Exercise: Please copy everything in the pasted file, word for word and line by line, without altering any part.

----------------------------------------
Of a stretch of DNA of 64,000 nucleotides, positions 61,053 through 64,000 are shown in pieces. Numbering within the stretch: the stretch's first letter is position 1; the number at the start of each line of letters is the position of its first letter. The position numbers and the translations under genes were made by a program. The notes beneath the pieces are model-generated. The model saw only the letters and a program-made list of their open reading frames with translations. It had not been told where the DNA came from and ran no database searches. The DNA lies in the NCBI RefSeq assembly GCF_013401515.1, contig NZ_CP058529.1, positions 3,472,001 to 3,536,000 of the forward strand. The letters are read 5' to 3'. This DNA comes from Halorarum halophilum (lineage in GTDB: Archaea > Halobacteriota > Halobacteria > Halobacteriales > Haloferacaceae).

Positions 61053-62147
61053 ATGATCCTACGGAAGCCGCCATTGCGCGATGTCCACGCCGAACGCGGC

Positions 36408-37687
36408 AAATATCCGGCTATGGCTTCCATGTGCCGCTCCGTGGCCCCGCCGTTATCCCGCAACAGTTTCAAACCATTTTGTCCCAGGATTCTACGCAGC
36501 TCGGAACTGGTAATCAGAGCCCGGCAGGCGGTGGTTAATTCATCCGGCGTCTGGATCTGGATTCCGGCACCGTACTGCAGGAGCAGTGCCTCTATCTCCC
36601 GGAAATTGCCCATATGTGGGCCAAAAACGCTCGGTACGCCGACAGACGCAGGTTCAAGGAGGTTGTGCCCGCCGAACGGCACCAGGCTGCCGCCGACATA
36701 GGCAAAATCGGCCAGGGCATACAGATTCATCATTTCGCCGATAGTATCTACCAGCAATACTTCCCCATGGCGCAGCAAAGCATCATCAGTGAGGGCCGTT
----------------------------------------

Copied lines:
Of a stretch of DNA of 64,000 nucleotides, positions 61,053 through 64,000 are shown in pieces. Numbering within the stretch: the stretch's first letter is position 1; the number at the start of each line of letters is the position of its first letter. The position numbers and the translations under genes were made by a program. The notes beneath the pieces are model-generated. The model saw only the letters and a program-made list of their open reading frames with translations. It had not been told where the DNA came from and ran no database searches. The DNA lies in the NCBI RefSeq assembly GCF_013401515.1, contig NZ_CP058529.1, positions 3,472,001 to 3,536,000 of the forward strand. The letters are read 5' to 3'. This DNA comes from Halorarum halophilum (lineage in GTDB: Archaea > Halobacteriota > Halobacteria > Halobacteriales > Haloferacaceae).

Positions 61053-62147
61053 ATGATCCTACGGAAGCCGCCATTGCGCGATGTCCACGCCGAACGCGGC

Positions 36408-37687
36408 AAATATCCGGCTATGGCTTCCATGTGCCGCTCCGTGGCCCCGCCGTTATCCCGCAACAGTTTCAAACCATTTTGTCCCAGGATTCTACGCAGC
36501 TCGGAACTGGTAATCAGAGCCCGGCAGGCGGTGGTTAATTCATCCGGCGTCTGGATCTGGATTCCGGCACCGTACTGCAGGAGCAGTGCCTCTATCTCCC
36601 GGAAATTGCCCATATGTGGGCCAAAAACGCTCGGTACGCCGACAGACGCAGGTTCAAGGAGGTTGTGCCCGCCGAACGGCACCAGGCTGCCGCCGACATA
36701 GGCAAAATCGGCCAGGGCATACAGATTCATCATTTCGCCGATAGTATCTACCAGCAATACTTCCCCATGGCGCAGCAAAGCATCATCAGTGAGGGCCGTT